By J. Jala| 10:34 AM June 21, 2022
The Philippines today, June 21, will experience its longest daytime and shortest nighttime, in an astronomical event known as “summer solstice.”
The Philippine Atmospheric, Geophysical and Astronomical Services Administration (PAGASA) said the summer solstice will fall on June 21 at 5:14 p.m. (Philippine Time).
On Tuesday, the country’s daytime will last for 12 hours, 59 minutes, and 27 seconds, as the sun will rise at 5:28 a.m. and will set at 6:27 p.m.
The June solstice marks the official beginning of summer in the Northern Hemisphere. As the Farmer’s Almanac explains, it occurs when Earth arrives at the point in its orbit where the North Pole is at its maximum tilt — about 23.5 degrees — toward the sun.
This results in the longest “day,” meaning the longest period of sunlight hours.
The word “solstice” comes from the Latin word “solstitium” — and from “sol” (Sun) and “stitium” (still or stopped), according to the periodical. The sun doesn’t rise and set at the same locations on the horizon each day due to Earth’s tilted axis. Its rise and set positions move northward or southward in the sky as our planet travels around the sun throughout the year.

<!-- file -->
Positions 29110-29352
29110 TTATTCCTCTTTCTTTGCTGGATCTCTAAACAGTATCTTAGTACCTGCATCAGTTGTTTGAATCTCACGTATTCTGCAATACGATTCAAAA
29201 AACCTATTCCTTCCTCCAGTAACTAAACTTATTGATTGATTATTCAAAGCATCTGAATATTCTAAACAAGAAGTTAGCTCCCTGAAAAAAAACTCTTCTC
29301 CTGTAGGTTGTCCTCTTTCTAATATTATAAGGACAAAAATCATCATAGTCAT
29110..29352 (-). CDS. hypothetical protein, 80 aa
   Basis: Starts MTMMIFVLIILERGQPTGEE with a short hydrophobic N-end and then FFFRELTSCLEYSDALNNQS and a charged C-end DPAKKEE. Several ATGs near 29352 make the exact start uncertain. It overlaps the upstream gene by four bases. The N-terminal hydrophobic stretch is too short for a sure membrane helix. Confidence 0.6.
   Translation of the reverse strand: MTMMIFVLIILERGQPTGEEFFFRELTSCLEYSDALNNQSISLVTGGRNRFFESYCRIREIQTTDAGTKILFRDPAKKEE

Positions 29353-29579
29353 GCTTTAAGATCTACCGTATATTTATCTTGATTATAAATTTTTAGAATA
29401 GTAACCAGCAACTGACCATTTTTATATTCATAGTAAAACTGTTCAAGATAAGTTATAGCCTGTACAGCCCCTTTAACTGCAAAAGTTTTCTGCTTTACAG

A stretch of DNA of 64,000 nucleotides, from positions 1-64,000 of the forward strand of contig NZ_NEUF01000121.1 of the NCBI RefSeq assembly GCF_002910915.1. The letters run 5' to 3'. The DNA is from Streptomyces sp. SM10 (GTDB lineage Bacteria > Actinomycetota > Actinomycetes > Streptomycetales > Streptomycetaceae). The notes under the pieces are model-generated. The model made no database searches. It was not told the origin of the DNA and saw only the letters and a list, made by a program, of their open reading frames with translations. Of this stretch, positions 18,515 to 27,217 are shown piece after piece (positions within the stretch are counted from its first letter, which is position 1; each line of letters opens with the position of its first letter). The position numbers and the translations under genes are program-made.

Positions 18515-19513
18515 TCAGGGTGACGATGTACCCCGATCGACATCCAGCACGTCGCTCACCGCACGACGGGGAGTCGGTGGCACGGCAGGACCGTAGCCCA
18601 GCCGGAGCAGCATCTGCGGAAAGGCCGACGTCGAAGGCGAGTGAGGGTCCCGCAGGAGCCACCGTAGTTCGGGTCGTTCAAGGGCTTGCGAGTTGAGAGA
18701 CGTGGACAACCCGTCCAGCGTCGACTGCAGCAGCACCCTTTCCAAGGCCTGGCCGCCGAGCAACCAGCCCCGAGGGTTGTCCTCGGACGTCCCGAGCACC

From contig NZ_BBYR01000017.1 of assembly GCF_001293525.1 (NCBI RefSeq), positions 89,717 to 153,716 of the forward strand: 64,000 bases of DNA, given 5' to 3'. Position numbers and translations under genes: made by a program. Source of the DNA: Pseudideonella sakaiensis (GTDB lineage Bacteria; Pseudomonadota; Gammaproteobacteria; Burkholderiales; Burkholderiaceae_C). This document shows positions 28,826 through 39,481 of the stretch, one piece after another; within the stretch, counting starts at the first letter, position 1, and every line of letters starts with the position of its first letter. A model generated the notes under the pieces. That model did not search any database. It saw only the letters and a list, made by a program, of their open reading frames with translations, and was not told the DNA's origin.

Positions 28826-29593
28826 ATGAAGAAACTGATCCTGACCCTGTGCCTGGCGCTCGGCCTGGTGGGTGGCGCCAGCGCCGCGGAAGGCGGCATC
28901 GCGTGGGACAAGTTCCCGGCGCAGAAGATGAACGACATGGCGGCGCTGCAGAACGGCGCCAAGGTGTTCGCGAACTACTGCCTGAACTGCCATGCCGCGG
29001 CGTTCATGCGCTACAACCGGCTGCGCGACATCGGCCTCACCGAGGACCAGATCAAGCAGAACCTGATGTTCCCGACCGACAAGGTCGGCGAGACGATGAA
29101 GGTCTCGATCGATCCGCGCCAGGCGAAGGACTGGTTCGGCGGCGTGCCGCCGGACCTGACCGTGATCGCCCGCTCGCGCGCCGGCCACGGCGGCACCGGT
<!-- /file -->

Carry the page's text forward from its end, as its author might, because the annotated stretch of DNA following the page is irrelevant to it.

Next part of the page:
“The June solstice is significant because the Sun reaches its northernmost point in the sky at this time, at which point the Sun’s path does not change for a brief period of time,” the Farmer’s Almanac explains.
While the temperatures may already feel like summer, the official start of the season begins on Tuesday in the Northern Hemisphere — an event known as the summer solstice.
During the June solstice, the sun travels along its northernmost path in the sky for the northern half of the globe, which results in the longest day and shortest night of the calendar year.
In the Southern Hemisphere, the June solstice marks the beginning of winter.